A Tale of a Small Tech Business

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Calling tech support. We’ve all been there:
Long hold times with bad music, automated
phone trees that go nowhere or are unclear,
support staff that are required to follow a
script and have a hard time deviating to
accommodate different situations, and eventually,
a fix that may or may not work, but
will probably cost a lot of money. Two years
ago, as a young professional hoping to launch
a small business in computer services, I didn’t
have a clear idea of what I wanted it to be,
but I knew what I wanted to avoid: being that
number you dread calling, being that person
you get agitated talking to, being everything
that is frustrating about consumer technology
support systems.
As I considered what I wanted to do with
the skills and knowledge I had in computer
technology, my personal vision of ‘how to be’
in society directed me toward community
and non-profit efforts. I decided I would offer
individualized lessons and completely transparent
advice and help, and I would help
people find the perfect computer for their
needs and budget. Of course, not everyone
can afford a personal computer, and not
everyone can afford to pay someone to teach
them how to use it or fix it when it breaks. I
would address that by instituting a donation
and refurbishing program and by offering a
set number of pro bono lessons every month.
I imagined that as time went on, I’d begin to
collaborate with other non-profits in town to
meet their computing needs. I’d offer classes
and get a community computer recycling
program up and running…
And then the economy tanked. My husband
finished grad school with no job awaiting
him (and no job forthcoming for over a
year), so I wasn’t able to leave my steady paycheck
behind to pursue a large, risky venture.
As it happened, having to wait was probably
the best thing for me. The information available
regarding starting a new business is
extensive and intimidating, and the process
itself is full of pitfalls. Having to first launch
as a side business, more of a hobby than a
career, gave me the opportunity to acclimate
slowly, to tweak my business model and to
network. It meant putting off the non-profit
side for another year or two so I could build a
solid foundation for my work. It also gave me
a very, very clear idea of just how much personalized
services are needed.
Just before formally launching, I gave an
interview to the News-Gazette’s Debra
Pressey for the column, “It’s Your Business.”I
had only just nailed down the basics of what
I wanted to offer (and charge), and my availability
was severely limited due to job and
family obligations; however, I wasn’t about to
turn down the publicity that
can be so essential for a new
business! The day the article
hit, I received phone calls
from dawn until dusk; dozens
of people called about their
computer issues, they’d tried
everything, and they couldn’t
afford the bigger chains, and
could I help? Some called to
offer their old computers as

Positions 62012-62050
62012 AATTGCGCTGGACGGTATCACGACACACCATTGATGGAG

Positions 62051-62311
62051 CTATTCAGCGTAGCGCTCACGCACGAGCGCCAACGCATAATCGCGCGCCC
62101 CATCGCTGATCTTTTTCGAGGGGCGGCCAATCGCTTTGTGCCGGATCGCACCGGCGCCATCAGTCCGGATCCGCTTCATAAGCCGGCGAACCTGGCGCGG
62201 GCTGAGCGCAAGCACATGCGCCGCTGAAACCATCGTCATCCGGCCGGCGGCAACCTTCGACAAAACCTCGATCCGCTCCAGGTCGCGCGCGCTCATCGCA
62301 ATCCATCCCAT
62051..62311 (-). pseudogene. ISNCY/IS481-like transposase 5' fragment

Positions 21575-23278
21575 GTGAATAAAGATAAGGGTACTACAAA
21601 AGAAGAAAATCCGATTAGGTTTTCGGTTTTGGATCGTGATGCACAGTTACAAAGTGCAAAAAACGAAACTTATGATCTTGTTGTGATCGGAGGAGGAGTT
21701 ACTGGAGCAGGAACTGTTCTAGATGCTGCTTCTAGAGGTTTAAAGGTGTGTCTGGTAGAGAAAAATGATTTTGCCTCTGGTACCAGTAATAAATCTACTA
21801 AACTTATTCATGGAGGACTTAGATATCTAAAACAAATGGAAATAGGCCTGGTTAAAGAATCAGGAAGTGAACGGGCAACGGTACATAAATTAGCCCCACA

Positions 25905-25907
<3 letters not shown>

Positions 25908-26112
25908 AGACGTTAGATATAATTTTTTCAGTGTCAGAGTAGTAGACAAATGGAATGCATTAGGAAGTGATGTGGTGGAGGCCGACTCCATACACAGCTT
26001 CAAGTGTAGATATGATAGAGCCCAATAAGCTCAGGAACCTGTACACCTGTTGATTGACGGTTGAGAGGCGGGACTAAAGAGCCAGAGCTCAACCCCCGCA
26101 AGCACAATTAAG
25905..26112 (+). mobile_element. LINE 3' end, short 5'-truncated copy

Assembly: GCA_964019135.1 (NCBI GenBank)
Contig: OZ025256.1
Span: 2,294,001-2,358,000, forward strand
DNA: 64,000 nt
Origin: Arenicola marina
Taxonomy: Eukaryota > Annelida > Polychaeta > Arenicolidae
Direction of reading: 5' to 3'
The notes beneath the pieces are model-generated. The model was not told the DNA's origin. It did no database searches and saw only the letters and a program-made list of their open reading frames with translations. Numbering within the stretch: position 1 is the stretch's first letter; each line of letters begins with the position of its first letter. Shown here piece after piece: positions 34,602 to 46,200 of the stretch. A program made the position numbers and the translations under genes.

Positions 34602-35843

donations, and a few called to
arrange lessons. It was overwhelming, a family
emergency combined with the immense
volume and desperation of potential clients
hit me like a tsunami. Had I been completely
up and running by the time the article came
out, I probably would have been able to
weather it with more grace, but life doesn’t
always work that way. I managed to stay flexible,
initially making myself turn away a few
potential clients or schedule them for a couple
weeks down the line. This tumultuous
beginning wound up being a positive start. It
bolstered my confidence; perhaps one could
make a living doing this, after all.
Six months later, I still drew customers
from that article, but more than anything else,
word-of-mouth was my best advertiser. It
kept my client circle small enough for me to
handle, but included a personal aspect in a
way that print advertising can never duplicate.
People coming to me had an idea of
what to expect, and we had a
contact in common, which
often made the experience less
formal and friendlier. In my
work with clients, there is an
unavoidable power differential
(information being power);
having a sense of shared experience
and community helps
level the playing field, and I
strive for that. They can see
that I’m not some corporate
robot out for the bottom line. I went to school
with their kids and have opinions about the
university’s budget crisis, too. My entire goal
is to give clients the tools to navigate technology,
and the biggest obstacle to that is apprehension
or the attitude that they just can’t
learn anything. The more at ease people are
with you, the more open they are to learning.
If the predominant business model is
“information is power; don’t let the customer
have too much,” my model is, “information
is power; no one should be powerless.”I
could probably convince my clients that they
need me at every stage—they’re often in that
headspace already—but my focus is longerterm
than that. I want to help people grasp
their own power to take control of the technology
pervading their lives. After all, it’s not
going away any time soon.

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